Re: which softeware can create database?

From: Jan Hidders <>
Date: 11 Nov 2002 15:49:29 +0100
Message-ID: <3dcfc379$>

Bob Badour wrote:
>"Jan Hidders" <> wrote in message
>> Bob Badour wrote:
>> >"Jan Hidders" <> wrote in message
>> >news:3dcc2530$
>> >>
>> >> That's not enough to make it a convention. What you should look at is
>> >> how the term is used in the database research community (VLDB, SIGMOD,
>> >> ICDT, DBPL, et cetera) and by the people who actually implement
>> >> databases, and then the picture changes quite dramatically. Note that
>> >> I'm not saying that this is a good thing, on the contrary, but how you
>> >> and I feel about the situation is simply irrelevant here. Perhaps if
>> >> Chris Date had taken some more trouble to actually publish in
>> >> peer-reviewed scientific journals the situation might have been
>> >> better.
>> >
>> >Why? Would the peer-review fairy have waved a magic wand and made
>> >everything better?
>> No, not everything, just a wider acceptance of the specific use of
>> certain terms in the scientific community and with that in the database
>> community at large.
>Correct me if I am wrong, but I seem to recall dates like 1970 and 1972
>where Codd published in peer-reviewed journals.

I was talking in the above about Date, not Codd.

>Perhaps you can remind me where Fagin published his work on the higher
>normal forms? And what inspired him to complete that work?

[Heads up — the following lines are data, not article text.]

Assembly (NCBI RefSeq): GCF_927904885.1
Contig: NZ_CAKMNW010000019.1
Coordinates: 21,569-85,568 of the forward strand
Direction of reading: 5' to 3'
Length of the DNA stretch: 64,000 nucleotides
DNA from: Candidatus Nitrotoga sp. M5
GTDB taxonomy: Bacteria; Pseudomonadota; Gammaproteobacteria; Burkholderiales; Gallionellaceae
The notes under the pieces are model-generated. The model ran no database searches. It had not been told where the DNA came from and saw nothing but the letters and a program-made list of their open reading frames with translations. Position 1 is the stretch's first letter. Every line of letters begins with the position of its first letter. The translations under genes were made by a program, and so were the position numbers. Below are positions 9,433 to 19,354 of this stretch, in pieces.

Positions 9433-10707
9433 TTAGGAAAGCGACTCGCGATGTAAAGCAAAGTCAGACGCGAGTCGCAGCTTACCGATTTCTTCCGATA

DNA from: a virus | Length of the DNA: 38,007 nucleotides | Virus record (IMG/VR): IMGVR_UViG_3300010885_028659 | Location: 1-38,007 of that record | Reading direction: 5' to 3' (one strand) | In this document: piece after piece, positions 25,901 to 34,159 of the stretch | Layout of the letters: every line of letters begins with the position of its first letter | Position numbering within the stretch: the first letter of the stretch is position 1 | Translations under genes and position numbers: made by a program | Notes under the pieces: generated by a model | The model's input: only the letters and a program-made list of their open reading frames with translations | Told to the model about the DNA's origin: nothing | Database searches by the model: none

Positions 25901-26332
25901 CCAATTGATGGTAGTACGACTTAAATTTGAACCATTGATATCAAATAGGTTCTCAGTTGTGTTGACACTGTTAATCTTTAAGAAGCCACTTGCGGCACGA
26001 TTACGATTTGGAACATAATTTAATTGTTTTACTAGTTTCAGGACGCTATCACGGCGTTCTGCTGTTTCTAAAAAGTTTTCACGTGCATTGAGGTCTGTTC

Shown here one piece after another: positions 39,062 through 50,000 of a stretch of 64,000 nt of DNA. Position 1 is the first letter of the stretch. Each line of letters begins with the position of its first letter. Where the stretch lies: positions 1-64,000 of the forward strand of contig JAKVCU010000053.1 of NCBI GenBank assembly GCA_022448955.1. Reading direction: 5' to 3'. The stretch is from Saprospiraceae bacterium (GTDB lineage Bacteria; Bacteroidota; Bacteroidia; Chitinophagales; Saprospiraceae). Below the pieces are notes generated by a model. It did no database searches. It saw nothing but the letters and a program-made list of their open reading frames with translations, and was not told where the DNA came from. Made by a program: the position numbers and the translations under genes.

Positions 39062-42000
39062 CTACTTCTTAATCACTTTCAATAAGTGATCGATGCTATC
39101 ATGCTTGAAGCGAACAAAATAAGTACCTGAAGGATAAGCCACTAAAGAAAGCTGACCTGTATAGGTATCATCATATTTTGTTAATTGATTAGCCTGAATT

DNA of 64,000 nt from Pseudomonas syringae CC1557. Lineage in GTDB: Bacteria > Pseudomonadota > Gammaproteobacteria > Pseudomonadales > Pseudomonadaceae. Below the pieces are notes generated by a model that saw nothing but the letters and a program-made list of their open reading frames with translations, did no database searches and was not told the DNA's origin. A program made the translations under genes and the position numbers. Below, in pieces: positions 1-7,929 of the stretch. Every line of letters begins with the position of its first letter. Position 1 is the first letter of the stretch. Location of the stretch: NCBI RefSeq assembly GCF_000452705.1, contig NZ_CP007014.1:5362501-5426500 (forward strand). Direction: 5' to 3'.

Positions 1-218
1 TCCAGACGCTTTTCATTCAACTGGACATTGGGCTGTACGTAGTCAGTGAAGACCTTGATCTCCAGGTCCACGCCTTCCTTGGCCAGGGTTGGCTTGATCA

That which inspires all good scientists, curiosity and the will to publish. But I assume you mean the paper by Date and Fagin where Fagin proved a conjecture by Date the Date wasn't able to prove by himself.

>How is that possible if publishing in peer reviewed journals would have
>created "a wider acceptance of the specific use of certain terms in the
>scientific community and with that in the database community at large" ?

It is what gains you the respect of the scientific community. The more you publish that way the more political clout you have. Not that Date doesn't have much respect, his books are often used by these people to teach from and the common opinion is that he usually makes some excellent points, but that is not enough to dictate the use of the term RDBMS.

>> >Stop and think back through history to every major fundamental advance
>> >in human understanding. Now consider the contribution peer review had to
>> >each of them.
>> We were not talking about whether Date's views are appreciated in the
>> scientific community or not.
>No, we were talking about whether SQL defines the term 'relational' as in
>RDBMS. Those who act as if it does ignore much of the prior work on the

No, we are talking about how the term RDBMS is commonly used in the database research community. The question whether SQL defines the term "relational" is meaningless because words don't define themselves, they are defined by people and how they use them.

>> >BTW, is SIGMOD peer-reviewed ?
>> I presume you mean SIGMOD record? Some parts of it.
>> >
>> Is that all you could find? Here, let me help you a little:
>No, I just grabbed the first one I found.

And failed. That was not in the peer-reviewed part.

>Are you trying to contradict yourself?

No. You have to look more closely. Which one of those was peer-reviewed?

  • Jan Hidders
Received on Mon Nov 11 2002 - 15:49:29 CET

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